Chances are you don’t know of Jean-Paul Brouchon. Most readers here are English speaking and JPB was a French journalist who died today, aged 72. But his departure is a loss to cycling because he was a sort of the guardian for cycling’s history.
He covered the Tour de France 44 times and was one of the “voices” of the Tour de France thanks to his focus as a radio commentator for the sport. Recently I’d enjoyed his contributions to the Carrément Vélo podcast. He wrote books and received several prizes for his writing and more recently started blogging and had a twitter account too.
A colossus of the press room in more ways than one, he was a great storyteller, able to reel off fascinating stories from backstage at the Tour de France as well as recounting his first hand experience of the racing from his vantage on a race motorbike.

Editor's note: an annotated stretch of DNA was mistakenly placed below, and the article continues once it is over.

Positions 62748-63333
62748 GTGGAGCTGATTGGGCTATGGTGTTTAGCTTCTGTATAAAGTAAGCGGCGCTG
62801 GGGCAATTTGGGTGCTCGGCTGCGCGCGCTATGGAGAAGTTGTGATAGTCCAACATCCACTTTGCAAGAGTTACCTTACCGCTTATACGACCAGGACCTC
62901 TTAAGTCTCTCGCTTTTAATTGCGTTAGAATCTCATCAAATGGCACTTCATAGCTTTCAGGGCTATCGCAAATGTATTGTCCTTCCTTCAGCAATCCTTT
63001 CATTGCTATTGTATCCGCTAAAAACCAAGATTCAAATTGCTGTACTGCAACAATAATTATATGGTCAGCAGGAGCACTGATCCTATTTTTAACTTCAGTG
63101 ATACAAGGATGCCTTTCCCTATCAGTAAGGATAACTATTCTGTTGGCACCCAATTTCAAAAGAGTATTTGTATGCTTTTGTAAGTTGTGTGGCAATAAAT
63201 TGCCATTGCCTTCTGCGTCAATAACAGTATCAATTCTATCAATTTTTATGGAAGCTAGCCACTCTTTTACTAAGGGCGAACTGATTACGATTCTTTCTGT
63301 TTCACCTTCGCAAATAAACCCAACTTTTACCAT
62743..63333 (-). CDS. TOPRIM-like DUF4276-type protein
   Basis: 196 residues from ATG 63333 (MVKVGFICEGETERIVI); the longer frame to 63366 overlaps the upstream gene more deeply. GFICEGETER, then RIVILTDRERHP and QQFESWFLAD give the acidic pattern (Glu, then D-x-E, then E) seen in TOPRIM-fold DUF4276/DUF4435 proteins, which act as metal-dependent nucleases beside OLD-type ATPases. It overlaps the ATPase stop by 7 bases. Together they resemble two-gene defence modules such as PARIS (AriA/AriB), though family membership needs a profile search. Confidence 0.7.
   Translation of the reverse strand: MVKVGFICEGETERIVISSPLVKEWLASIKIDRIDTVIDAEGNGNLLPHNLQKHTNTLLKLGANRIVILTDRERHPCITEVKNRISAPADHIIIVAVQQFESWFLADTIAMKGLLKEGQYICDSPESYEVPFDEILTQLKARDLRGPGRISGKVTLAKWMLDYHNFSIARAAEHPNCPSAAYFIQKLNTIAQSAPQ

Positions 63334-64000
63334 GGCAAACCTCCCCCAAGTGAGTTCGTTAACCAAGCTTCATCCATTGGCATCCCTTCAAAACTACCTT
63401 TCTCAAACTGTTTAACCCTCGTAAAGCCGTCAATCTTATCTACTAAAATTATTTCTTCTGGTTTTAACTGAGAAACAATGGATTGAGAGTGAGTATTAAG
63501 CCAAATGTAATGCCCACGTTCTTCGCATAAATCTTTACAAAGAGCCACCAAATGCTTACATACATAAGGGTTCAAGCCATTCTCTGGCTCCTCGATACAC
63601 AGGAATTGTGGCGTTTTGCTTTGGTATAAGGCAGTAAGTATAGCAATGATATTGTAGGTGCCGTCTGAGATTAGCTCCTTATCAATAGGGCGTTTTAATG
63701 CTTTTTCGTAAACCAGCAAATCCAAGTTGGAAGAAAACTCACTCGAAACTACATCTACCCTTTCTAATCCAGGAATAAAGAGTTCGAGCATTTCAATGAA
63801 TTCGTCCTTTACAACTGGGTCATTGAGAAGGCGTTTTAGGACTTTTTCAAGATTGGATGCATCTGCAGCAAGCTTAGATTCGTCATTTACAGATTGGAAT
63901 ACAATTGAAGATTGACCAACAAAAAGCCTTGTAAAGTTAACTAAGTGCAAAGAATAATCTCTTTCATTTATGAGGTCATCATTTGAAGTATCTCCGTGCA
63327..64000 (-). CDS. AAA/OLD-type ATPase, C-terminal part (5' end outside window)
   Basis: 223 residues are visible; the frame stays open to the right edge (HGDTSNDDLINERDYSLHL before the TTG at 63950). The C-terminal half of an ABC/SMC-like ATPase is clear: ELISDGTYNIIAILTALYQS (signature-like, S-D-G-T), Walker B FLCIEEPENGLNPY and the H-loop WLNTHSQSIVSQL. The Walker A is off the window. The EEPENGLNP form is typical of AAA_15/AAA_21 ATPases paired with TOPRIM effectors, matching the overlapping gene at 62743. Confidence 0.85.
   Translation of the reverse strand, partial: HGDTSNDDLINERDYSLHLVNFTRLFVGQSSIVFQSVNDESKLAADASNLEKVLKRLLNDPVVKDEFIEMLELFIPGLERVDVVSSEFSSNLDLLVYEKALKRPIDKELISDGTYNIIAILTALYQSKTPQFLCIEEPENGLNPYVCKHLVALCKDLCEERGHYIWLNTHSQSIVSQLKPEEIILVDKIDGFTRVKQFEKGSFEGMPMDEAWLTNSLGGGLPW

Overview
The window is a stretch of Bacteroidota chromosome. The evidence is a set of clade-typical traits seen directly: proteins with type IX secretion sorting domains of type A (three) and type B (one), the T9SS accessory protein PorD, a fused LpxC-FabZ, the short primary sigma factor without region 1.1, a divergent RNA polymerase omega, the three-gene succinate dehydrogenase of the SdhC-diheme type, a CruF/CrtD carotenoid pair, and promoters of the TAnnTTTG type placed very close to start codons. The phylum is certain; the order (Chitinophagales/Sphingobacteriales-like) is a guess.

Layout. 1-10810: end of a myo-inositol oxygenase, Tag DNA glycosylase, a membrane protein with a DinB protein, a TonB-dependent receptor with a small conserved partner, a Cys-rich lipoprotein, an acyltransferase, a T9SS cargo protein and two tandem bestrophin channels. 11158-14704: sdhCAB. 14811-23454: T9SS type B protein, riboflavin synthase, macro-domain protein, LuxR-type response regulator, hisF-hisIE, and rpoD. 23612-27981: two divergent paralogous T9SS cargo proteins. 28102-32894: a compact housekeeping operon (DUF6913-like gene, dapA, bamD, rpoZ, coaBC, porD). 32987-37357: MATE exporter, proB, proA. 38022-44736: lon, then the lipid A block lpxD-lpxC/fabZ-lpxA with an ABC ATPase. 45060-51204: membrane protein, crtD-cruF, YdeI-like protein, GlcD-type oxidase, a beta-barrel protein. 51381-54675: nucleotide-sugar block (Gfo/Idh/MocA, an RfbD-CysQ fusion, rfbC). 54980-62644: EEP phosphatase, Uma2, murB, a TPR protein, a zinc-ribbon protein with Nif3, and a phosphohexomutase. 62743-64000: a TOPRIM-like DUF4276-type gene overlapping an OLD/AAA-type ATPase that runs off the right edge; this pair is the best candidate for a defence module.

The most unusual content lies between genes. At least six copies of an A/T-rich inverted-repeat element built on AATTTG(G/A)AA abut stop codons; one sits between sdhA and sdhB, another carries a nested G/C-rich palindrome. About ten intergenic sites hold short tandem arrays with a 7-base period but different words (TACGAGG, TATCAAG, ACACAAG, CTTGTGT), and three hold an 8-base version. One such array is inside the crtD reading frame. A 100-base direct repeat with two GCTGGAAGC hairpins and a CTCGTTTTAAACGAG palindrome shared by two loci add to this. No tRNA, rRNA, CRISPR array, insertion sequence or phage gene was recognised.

For example I learned from him that Laurent Fignon took four years to revisit the Champs Elysées in Paris such was his devastation at losing the 1989 Tour de France by eight seconds. To avoid one of major thoroughfares whilst living in the capital was the just the kind of anecdote that JPB could employ to broaden the tale of a rider’s career. He had countless other anecdotes. Many of these related to incidents long ago but he had the knack of relating them to the present day, to remind us that the racing today isn’t all that different than it was decades ago.
Today it feels like we’ve lost JPB but also a little bit of the sport’s past has gone too.
Best wishes to his family, friends and the colleagues who will miss his 45th appearance this July.